I carefully and respectfully dressed and left, without dissing those ants. One ant could carry off one Mildura raisin.

Wonderful ant sampler! However, the wikipedia link you give for Polyergus includes the following extraordinarily bogus statement: "Polyergus males (raiders) will emerge from their nest (a mixed nest where Formica workers are already enslaved) and forage for a suitable raid target. If one is found, the male will return to the nest, rally the other Polyergus." It would be nice if someone could edit that article.

Beautiful photos and I love your captions!

Amazing photos! What camera & lens is this ?
And more importantly, how did you manage to make them stand still while you took the snaps ?


They are terrifying and beautiful at the same time. Gorgeous images. Liked the captions best of all. What an interesting blog. I'll visit again.

Wonderful pictures, intriguing captions, interesting links - everything the reader wants!

A scale bar would be useful addition. I'd like to know the size of these guys and gals.

By Onkel Bob (not verified) on 13 Apr 2009 #permalink

They're gorgeous! And the Odontomachus is striking a beautiful pose! I kept seeing them running around in Panama. It took me a few sightings to realize that I recognized the genus of ants that seemed to have little letter Ts for heads.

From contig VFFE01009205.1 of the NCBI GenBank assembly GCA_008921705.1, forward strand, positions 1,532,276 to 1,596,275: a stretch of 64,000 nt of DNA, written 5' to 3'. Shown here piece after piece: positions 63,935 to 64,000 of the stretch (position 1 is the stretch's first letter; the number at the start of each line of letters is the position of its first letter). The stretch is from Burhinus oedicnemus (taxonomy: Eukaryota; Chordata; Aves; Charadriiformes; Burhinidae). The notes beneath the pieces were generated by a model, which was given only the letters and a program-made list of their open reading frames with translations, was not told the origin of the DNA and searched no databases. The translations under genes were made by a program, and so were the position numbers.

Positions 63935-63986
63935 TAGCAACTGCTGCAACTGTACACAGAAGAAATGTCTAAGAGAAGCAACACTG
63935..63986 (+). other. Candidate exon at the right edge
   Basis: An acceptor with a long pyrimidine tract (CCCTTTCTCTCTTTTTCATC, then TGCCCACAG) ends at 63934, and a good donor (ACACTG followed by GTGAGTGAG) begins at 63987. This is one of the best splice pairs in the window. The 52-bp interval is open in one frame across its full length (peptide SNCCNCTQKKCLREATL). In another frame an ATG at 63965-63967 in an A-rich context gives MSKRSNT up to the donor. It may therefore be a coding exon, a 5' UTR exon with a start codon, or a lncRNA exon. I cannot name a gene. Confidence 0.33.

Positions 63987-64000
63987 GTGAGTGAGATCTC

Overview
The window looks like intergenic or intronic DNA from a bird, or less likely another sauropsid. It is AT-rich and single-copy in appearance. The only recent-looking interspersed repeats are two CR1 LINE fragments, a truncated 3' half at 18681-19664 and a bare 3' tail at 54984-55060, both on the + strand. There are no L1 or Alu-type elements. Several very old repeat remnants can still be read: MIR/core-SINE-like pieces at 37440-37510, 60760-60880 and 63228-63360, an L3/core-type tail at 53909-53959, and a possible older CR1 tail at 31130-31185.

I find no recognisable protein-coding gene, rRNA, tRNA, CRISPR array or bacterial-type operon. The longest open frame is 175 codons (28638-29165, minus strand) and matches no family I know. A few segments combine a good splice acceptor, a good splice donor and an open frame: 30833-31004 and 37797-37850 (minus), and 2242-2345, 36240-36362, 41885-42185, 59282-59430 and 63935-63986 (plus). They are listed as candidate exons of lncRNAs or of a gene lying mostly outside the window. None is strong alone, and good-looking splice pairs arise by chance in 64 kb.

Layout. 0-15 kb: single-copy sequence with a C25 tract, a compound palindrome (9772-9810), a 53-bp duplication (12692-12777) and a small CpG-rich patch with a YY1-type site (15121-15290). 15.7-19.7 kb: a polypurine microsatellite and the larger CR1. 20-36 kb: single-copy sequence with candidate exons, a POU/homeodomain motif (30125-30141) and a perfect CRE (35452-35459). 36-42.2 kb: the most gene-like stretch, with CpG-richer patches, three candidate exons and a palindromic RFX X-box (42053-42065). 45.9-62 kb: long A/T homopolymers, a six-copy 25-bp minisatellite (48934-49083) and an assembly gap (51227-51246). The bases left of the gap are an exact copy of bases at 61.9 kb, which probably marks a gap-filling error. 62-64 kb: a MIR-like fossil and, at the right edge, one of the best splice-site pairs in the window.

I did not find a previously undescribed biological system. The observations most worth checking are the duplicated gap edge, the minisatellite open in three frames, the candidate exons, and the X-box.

By Julie Stahlhut (not verified) on 13 Apr 2009 #permalink

Has anyone ever done any work on studying the ant colony as a meta-organism? I am not a biologist, but I'm especially interested in work involving the ant colony's "mind" - the idea that the hive is more intelligent than the individual. If anyone knows about this, please let me know:

You took that photo at 3.00am in the morning and temperature around zero it was cold.

By Keith Holley (not verified) on 14 Apr 2009 #permalink

Absolutely lovely ant portraits, Alex! I only aspire to this level of artistry (and focus!).

To Carol H.:
I am working on a taxonomic revision and behavior/ecology review of Polyergus, and once edited the material on the genus at Wikipedia. Some angry fellow then edited it back and made editors's comments along the lines that I was a know-it-all, discrediting the work of knowledgeable amateurs, blah, blah, blah. I welcome someone else to make the effort. If you want to change the link, Alex, you could use my discussion of a common Mississsippi Valley species at….

By James C. Trager (not verified) on 14 Apr 2009 #permalink

So many amazing ants and all we have is boring Lasius Niger...

Thinking about childhood experience with insects: Most of them were creepy untouchables (Eww! Get it off me!). Only three seemed friendly and harmless - june bugs, cicadas ... and ants.

Alex, absolutely incredible work, these pics, your pics of mosquito larvae, and others! Beautiful beautiful stuff... and I love your captions and stories as well.

When I was a kid about all I had was Jean Henri Fabre to fly with but that was enough to inspire a lifelong fascination with insects. If I'd had your photos who knows where I would have ended up? LOL!

Many thanks!


this is sheer quality photographic art. beyond its natural history/educating purposes. Well done & thank you!